US East Coast ports gaining ground on West Coast counterparts
WITH the expansion of the Panama Canal in June 2016, the US East Coast now has access to larger vessels and the ability to compete with their West Coast peers, which has been the busiest ports in the US for decades due to their proximity to Asia, the manufacturing hub of the world
WITH the expansion of the Panama Canal in June 2016, the US East Coast now has access to larger vessels and the ability to compete with their West Coast peers, which has been the busiest ports in the US for decades due to their proximity to Asia, the manufacturing hub of the world.
The largest port on the US East Coast is the Port of New York and New Jersey, which handled more than 7 million TEU in 2018 and ranked third in the nation behind the Port of Los Angeles and the Port of Long Beach.
Of the nation's top five busiest ports between 2017 and 2018 the Port of Savannah on the East Coast has seen the highest growth, while the Port of Los Angeles experienced the slowest growth. Apart from Long Beach, US West Coast ports saw slower year-over-year container volumes growth in 2018 than the East Coast ports.
While the Port of New York and New Jersey can enjoy the growth benefits of agglomeration due to its tens of millions of local consumers, smaller ports on the US East Coast must leverage other advantages in order to compete on a national scale.
Savannah, for example, only had a metropolitan population of 387,543 in 2017. What it lacks in size is made up for in efficiency. David Porter, regional sales manager of trade and development at the Georgia Ports Authority (GPA), said that Savannah is the 'fastest growing and most efficient port in the United States.'
'We do 10,000 to 12,000 trucks per day. We run as many trucks in our port in 12 hours as Shanghai does in 24 hours. We're very efficient,' he said.
Georgia Port Authority (GPA) has an ambitious growth plan to boost capacity in Savannah by more than 8 million TEU by 2028. The Port of Savannah plans to achieve this growth by taking capacity away from the West Coast by providing cheaper drayage and rail rates when servicing Midwest cities, such as Chicago and Dallas.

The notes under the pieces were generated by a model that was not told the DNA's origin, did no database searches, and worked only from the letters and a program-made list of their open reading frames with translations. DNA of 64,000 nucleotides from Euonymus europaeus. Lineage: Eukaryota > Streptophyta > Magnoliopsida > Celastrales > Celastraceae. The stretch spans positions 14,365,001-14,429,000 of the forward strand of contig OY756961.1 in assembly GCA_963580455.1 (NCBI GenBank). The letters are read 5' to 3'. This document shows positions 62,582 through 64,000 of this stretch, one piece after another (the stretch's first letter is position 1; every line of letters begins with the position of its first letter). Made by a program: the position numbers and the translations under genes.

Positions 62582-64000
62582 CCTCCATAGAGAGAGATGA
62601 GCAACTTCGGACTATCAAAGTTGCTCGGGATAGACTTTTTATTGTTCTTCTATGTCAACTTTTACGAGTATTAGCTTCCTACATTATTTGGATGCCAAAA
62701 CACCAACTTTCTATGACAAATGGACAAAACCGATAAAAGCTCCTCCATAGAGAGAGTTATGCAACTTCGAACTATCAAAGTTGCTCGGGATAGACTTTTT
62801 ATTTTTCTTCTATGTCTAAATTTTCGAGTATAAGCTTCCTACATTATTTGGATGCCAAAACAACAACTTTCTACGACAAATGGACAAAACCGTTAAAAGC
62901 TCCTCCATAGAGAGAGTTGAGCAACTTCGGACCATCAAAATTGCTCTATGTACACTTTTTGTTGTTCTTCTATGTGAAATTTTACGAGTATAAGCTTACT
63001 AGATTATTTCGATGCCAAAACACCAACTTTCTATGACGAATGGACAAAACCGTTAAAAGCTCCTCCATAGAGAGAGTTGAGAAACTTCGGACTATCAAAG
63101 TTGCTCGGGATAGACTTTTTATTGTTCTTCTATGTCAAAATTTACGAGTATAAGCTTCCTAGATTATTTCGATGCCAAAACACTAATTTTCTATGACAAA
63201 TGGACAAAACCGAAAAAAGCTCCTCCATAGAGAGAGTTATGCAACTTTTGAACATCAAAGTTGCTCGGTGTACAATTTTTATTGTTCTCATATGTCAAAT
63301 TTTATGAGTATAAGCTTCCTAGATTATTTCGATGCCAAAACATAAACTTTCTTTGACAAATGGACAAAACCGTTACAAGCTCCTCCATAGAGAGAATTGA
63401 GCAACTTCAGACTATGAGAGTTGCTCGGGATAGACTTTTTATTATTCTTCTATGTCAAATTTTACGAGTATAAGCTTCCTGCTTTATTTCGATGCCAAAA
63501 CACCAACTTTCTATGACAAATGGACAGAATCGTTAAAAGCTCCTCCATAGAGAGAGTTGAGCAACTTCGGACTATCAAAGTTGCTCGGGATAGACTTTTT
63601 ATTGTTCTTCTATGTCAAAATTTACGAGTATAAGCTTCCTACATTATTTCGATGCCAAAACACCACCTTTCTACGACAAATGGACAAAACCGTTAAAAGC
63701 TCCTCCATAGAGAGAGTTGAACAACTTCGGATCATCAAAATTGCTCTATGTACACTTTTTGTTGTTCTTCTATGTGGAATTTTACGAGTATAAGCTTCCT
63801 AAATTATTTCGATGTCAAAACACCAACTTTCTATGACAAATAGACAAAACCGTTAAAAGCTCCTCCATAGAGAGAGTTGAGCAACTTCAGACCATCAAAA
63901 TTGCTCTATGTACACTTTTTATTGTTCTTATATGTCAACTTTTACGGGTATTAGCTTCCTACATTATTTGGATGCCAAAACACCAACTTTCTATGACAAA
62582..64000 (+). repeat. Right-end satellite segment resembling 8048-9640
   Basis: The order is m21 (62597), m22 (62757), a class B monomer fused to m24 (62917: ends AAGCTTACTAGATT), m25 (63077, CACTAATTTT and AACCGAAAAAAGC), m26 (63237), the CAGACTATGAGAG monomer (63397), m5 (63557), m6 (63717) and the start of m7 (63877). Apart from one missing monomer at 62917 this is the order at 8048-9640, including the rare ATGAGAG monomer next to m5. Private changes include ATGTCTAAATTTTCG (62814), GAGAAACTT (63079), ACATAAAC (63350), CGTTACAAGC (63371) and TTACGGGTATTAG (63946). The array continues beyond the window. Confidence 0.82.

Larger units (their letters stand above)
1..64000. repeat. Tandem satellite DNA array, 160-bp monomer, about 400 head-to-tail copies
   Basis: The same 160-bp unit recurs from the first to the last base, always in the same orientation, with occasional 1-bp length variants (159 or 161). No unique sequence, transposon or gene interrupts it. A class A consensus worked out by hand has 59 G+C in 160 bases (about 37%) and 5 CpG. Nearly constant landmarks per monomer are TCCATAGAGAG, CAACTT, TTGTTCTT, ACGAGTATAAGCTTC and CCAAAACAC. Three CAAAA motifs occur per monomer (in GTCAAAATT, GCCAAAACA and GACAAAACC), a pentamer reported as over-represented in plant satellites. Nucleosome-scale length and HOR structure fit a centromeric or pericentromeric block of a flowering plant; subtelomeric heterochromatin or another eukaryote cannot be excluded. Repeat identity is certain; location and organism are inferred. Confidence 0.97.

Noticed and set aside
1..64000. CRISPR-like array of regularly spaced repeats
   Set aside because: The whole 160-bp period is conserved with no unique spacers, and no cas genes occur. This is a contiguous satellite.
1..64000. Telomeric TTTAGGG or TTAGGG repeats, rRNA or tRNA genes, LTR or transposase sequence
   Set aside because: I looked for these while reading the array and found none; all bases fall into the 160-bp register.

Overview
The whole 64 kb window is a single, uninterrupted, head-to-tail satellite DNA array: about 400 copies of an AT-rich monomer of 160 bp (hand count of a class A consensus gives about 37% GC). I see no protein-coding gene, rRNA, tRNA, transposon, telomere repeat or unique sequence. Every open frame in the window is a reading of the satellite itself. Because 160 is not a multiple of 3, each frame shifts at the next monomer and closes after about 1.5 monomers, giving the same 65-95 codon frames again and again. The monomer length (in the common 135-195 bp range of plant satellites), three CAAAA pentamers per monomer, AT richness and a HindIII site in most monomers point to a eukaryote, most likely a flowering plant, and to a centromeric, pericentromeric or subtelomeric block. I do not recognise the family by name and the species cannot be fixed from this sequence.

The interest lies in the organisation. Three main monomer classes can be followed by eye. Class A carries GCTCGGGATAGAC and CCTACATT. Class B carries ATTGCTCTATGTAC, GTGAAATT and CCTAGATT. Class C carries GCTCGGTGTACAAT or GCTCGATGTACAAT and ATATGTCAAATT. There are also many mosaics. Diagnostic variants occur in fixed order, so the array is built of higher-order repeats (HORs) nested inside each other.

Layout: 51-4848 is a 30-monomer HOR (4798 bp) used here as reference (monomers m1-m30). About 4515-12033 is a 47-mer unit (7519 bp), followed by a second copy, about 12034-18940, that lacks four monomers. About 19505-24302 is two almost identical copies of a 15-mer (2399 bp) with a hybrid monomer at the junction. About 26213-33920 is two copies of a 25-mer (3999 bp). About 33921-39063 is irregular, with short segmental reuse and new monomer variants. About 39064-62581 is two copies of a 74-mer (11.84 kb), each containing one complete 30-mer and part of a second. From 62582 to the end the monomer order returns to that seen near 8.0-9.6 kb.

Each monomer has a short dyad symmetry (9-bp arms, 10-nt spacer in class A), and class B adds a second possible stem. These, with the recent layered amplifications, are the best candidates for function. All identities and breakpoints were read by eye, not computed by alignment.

The Port of Savannah has raised US$2 billion for infrastructure investments in the next decade and has the political support of both senators from Georgia as well as the Trump administration, which will help with access to state and federal funds.
Meanwhile, the Port of Jacksonville is another quickly growing port along the US East Coast. It is the largest container port in Florida and handled 1.27 million TEU in 2018.
Jacksonville Port Authority recently signed a deal with SSA Marine for the terminal operator to expand its operations at Blount Island through the creation of a $239.7 million container terminal.
'The facility, SSA Jacksonville International Gateway Terminal, is an expansion of SSA Marine's current leasehold at Blount Island and will offer deepwater berthing space to accommodate the larger containerships calling JAXPORT from Asia more fully loaded,' according to a Jacksonville Port Authority press release.
'SSA Marine will expand to approximately 80 acres of terminal operating space, with the option to grow up to 120 acres as space becomes available.'
The port authority also said, 'The facility will offer a vessel turning basin and deepwater access of 47 feet upon completion of the Jacksonville Harbour deepening project, which is ahead of schedule and expected to be complete in 2023, based on continued funding from all partners.'
Services calling SSA Marine's Blount Island Marine Terminal have a total combined deployed capacity of 206,334 TEU, while services calling the Dames Point Terminal, which is operated by TraPac, have a total combined deployed capacity of 245,807 TEU.
Additionally, services calling Tallyrand Marine Terminal have a total combined deployed capacity of 10,928 TEU. This illustrates that 53 per cent of container volumes currently deployed through the port are deployed through the Dames Point Terminal, followed by 45 per cent through the Blount Island Marine Terminal and 2 per cent through the Tallyrand Marine Terminal.
Similarly to the Port of Savannah, Jacksonville has much cheaper drayage and rail rates than the West Coast, giving it a competitive advantage. The Port of Jacksonville also has a business-friendly environment, with Logistics Management magazine ranking it as the easiest port to do business with in the southern United States.
In the future, growth at US East Coast ports will likely continue to surpass growth at US West Coast ports and allow ports like New York, Savannah and Jacksonville to become even more competitive with their transcontinental rivals, American Shipper reports.